GSA Annual Meeting in Denver, Colorado, USA - 2016

Paper No. 167-1
Presentation Time: 9:00 AM-6:30 PM


SCHRECONGOST, Nicholas1, HARRISON, Alexa1 and MCCLELLAN, Elizabeth2, (1)Dept. of Geology, Radford University, P.O. Box 6939, Radford, VA 24142, (2)Department of Geology, Radford Univ, P.O. Box 6939, Radford, VA 24142,

The most intense period of glaciation in Earth’s history occurred during the Cryogenian Period of the Proterozoic Eon. Multiple glaciation events occurred during the Cryogenian, significantly the Sturtian (717-660 Ma) and the Marinoan (~635 Ma) glaciations. It has been suggested that during these extreme events even the oceans were frozen, leading to the term “Snowball Earth.” The Konnarock Formation (KF), in the Appalachian Blue Ridge of SW VA, is composed of glacial sedimentary rocks deposited during the Cryogenian Period. An exact age for the KF is unknown, but may be approximated by bracketing the age between the underlying rift-related felsic volcanic rocks of the Mount Rogers Formation (MRF) (760-750 Ma) and overlying rift-to-drift strata of the Chilhowie Group (latest Neoproterozoic to Cambrian). Rankin (1993) interpreted the basal contact of the KF as unconformable, although mapped it as faulted against the MRF throughout most of its map area. Yet, Merschat et al. (2014) recognized rhyolite interlayered with the KF, which leads to the possibility that the contact is conformable with the underlying MRF. The nature of the KF-MRF contact is significant in determining whether the glacial deposits represent an older regional event or were formed during a global “Snowball Earth” episode.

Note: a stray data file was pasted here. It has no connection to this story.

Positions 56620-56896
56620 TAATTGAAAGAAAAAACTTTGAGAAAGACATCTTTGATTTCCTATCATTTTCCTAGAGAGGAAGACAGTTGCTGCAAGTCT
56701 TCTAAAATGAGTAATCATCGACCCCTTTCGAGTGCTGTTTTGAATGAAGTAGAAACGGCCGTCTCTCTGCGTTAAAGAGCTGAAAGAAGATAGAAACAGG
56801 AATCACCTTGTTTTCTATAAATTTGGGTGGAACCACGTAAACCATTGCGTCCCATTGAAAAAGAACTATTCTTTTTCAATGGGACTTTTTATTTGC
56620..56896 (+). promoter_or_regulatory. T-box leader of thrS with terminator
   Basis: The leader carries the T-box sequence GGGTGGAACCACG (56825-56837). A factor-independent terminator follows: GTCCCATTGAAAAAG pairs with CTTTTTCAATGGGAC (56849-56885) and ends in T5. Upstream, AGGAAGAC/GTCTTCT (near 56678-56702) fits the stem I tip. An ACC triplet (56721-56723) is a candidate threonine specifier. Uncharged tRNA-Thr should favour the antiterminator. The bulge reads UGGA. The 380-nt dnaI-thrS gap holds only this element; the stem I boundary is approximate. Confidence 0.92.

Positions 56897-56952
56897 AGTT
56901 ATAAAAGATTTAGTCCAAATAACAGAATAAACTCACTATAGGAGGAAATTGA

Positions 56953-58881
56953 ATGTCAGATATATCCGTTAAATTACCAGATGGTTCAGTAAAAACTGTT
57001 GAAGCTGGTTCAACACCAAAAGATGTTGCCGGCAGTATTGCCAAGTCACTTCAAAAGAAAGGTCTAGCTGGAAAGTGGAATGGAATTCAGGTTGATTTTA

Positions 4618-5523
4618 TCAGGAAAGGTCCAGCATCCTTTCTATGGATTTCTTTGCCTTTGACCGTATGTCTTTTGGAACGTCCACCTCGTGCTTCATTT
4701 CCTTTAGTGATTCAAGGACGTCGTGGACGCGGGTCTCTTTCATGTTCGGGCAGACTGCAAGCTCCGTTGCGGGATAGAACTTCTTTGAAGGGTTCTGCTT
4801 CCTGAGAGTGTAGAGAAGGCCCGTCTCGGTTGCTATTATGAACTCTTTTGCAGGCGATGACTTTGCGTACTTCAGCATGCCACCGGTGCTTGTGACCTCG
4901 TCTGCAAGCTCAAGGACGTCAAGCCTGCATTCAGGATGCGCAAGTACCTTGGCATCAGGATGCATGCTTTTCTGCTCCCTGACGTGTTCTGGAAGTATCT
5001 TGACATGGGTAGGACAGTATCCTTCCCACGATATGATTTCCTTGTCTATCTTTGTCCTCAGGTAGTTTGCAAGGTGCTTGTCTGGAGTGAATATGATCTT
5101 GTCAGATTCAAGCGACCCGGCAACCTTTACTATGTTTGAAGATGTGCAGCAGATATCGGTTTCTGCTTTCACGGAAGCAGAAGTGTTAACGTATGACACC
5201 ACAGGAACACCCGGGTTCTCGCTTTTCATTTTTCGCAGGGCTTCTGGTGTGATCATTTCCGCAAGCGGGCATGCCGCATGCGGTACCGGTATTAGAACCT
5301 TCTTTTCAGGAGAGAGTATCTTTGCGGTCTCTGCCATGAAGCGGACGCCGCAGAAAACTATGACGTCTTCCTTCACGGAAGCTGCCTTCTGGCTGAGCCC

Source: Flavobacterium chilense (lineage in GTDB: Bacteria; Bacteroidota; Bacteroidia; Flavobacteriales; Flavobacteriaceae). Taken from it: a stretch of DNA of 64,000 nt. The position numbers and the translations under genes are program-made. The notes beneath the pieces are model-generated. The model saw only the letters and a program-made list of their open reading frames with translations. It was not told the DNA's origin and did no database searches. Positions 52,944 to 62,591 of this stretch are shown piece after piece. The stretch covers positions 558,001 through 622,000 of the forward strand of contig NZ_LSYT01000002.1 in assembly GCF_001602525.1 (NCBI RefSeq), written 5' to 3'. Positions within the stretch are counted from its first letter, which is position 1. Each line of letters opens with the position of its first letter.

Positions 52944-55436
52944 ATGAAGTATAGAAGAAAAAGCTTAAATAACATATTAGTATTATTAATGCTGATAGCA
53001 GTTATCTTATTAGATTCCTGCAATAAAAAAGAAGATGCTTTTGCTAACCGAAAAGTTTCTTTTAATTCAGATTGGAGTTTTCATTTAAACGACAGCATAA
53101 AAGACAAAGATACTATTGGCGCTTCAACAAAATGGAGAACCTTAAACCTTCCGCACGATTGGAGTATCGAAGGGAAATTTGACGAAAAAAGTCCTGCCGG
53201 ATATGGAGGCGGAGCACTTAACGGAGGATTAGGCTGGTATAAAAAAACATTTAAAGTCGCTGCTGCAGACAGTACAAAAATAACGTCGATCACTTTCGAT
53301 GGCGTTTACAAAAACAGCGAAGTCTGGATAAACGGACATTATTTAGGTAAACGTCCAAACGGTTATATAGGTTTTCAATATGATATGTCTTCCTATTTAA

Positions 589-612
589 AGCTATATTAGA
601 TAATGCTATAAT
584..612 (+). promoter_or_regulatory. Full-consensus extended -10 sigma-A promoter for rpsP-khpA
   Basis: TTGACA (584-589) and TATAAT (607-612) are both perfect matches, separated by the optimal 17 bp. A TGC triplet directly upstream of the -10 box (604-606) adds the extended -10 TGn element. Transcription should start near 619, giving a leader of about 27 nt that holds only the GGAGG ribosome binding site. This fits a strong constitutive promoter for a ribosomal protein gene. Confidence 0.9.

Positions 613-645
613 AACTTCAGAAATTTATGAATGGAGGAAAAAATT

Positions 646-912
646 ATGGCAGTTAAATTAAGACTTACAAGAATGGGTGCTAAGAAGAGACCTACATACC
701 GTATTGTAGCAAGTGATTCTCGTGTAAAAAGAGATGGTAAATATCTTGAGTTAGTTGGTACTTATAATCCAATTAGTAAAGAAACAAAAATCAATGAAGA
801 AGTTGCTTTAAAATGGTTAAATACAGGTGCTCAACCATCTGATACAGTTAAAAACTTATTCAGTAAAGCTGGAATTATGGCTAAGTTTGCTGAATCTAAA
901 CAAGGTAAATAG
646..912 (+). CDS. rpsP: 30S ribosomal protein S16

We are currently mapping the KF-MRF contact in detail to investigate whether the contact is conformable, unconformable or faulted. To date our work has been focused in an area that Rankin (1993) interpreted as faulted. In a number of traverses across the contact we have observed a seemingly consistent stratigraphic sequence, from underlying rhyolite and volcanic breccia of the MRF, into mudstone, pebbly arkose containing rhyolitic clasts, and diamictite of the KF. Fault fabrics are not evident on the outcrop and hand sample scale. Thus far, our observations call into question the interpretation of a faulted contact in this area, and suggest the contact may be conformable.